“He shrugged. “Just trying to rule out all probable causes for your symptoms. According to this, you’re positive.”
Her mouth suddenly felt dry as cotton. “That’s impossible. I’m sterile.”
“David and I . . . we couldn’t have children. He’s gone on to have two kids, so that leaves me.”
“That doesn’t mean anything.” He regarded her with kind blue eyes. “Were you ever tested for infertility?”
“No . . .” The admission came reluctantly.
He contemplated her reply for a moment, then grabbed her chart again. “When was your last menstrual period?” He clicked his ball point pen, poised to jot down the information.
“I’m not very regular, so I don’t keep track.” She’d never had a reason to mark her calendar and count days because she was inevitably late. “I’d say somewhere around six weeks ago. I should start any day.”
Seemingly taking her comment for face value—that she hadn’t been sexually active as of late—he made a note about her irregular cycle then met her gaze through his wire-rimmed glasses. “It sounds like a false positive to me, or an error at the lab.”
She pasted on a bright, agreeable smile. “I’m sure you’re right.”
“And then there’s always the possibility of Immaculate Conception,” he said with a playful wink.
She laughed, but the light sound did nothing to ease the pounding of her heart, or the thought that kept popping into her head. Could she really be pregnant ? She mentally scanned through her symptoms, and though she’d never been pregnant before, what she was experiencing were classic signs as she’d heard other women describe them.
How could that be possible ? Had she and David just been incompatible in as that they hadn’t been able to conceive a child together? Questions bombarded her mind, but as much as she wanted answers, she refused to ask Dr. Chase and risk his suspicion.
“Why don’t you stay home for the next few days to rest and have Darcy run the shop?” he suggested. “If you’re not feeling better by Monday, then come in and see me again.”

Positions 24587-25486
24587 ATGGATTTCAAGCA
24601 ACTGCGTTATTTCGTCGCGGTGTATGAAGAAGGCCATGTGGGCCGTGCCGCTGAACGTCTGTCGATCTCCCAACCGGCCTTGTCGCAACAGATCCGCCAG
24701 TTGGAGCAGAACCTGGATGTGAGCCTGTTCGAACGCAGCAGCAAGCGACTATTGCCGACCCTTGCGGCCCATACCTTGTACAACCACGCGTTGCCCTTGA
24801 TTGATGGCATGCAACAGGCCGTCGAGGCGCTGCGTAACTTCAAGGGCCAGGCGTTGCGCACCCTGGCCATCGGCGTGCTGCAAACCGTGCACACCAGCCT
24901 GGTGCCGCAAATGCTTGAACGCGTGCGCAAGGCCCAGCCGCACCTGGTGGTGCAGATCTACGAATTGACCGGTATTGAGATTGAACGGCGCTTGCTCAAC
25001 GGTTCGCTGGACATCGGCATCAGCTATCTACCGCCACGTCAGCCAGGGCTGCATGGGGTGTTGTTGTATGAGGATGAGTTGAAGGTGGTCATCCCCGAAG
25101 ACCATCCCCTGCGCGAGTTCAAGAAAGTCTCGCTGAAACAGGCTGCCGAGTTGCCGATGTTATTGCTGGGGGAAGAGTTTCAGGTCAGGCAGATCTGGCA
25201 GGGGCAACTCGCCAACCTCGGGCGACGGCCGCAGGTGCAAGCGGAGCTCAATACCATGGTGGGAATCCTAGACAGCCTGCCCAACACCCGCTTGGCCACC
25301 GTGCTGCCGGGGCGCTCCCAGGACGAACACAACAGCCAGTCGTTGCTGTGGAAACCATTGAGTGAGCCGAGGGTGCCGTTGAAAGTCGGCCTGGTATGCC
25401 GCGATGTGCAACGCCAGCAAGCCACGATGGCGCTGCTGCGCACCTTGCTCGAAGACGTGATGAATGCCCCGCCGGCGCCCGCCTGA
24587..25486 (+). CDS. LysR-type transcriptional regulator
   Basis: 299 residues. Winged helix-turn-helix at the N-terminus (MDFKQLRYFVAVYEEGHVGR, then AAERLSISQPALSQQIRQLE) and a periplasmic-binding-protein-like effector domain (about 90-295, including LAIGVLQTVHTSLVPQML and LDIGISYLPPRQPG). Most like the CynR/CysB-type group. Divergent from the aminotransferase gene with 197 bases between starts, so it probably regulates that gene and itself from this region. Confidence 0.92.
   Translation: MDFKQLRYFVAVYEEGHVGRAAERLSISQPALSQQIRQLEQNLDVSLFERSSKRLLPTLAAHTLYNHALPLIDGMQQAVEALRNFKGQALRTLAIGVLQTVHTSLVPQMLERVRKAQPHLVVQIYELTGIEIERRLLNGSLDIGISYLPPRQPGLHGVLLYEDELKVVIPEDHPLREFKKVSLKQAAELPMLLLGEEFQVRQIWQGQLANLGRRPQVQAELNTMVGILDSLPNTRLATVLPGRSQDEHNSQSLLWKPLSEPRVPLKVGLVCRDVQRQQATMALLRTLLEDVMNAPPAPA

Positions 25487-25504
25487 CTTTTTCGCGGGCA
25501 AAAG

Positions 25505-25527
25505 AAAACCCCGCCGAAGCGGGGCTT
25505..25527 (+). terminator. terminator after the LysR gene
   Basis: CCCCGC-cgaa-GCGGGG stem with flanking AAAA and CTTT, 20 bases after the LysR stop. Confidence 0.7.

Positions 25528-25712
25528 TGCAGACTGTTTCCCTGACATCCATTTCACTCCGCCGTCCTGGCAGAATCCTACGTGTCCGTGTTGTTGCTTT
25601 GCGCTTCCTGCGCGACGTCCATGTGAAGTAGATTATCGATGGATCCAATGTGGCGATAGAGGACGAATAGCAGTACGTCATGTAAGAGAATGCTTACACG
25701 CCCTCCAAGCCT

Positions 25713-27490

She nodded, feeling numb, confused, and more out of sorts than when she’d first arrived. Grabbing her purse, she stopped Dr. Chase before they exited the examination room. “I’d like to exercise my doctor patient privilege and keep this between you and I,” she said, stating her preference that her father not discover the results of that lab test.
“All right,” Dr. Chase said slowly, digesting her request and coming to his own conclusions. He hesitated for a moment, then his gaze softened. “Just because you and David couldn’t get pregnant doesn’t mean you’re sterile, Grace. There are a lot of variables when it comes to reasons why a couple can’t conceive, and even if you were tested and confirmed as infertile, there is always that miracle of a chance that you could still get pregnant and have a family.”
Grace nodded, unable to bring herself to tell Dr. Chase that although that bit of news thrilled her, it also struck an awful fear in her heart because she suspected her irresponsible actions with Ford might have produced irrevocable consequences.
Ford’s fingers tensed on the steering wheel of his car as he turned down Oakton Avenue and headed toward Whitaker Towne Square. Nearly five weeks after making love with Grace, Ford still couldn’t shake the regret that had lodged itself deep within him . . . regret for the way he’d handled the situation, and for hurting Grace with his stubborn silence.
And then there was also the heavy dose of guilt that had played tug of war with his conscience over the ensuing weeks. He should have told her the truth about Cutter Creek and FZM that night at dinner, but he’d believed he had time on his side to sway her, to court her, to gradually prove to her that he’d changed and belonged in her world.
Her father had stolen that opportunity from him, had reduced his plans to ashes with his harsh words and the bitter blame Ellis had cast upon him. From Grace’s bedroom, Ford had heard Ellis’s ranting, his dredging up of the ugly past, the accusations that had haunted him since the day Aaron had died. In that moment, all the years Ford had spent rebuilding his life and developing credibility had been crush into insignificance by one man’s hatred.”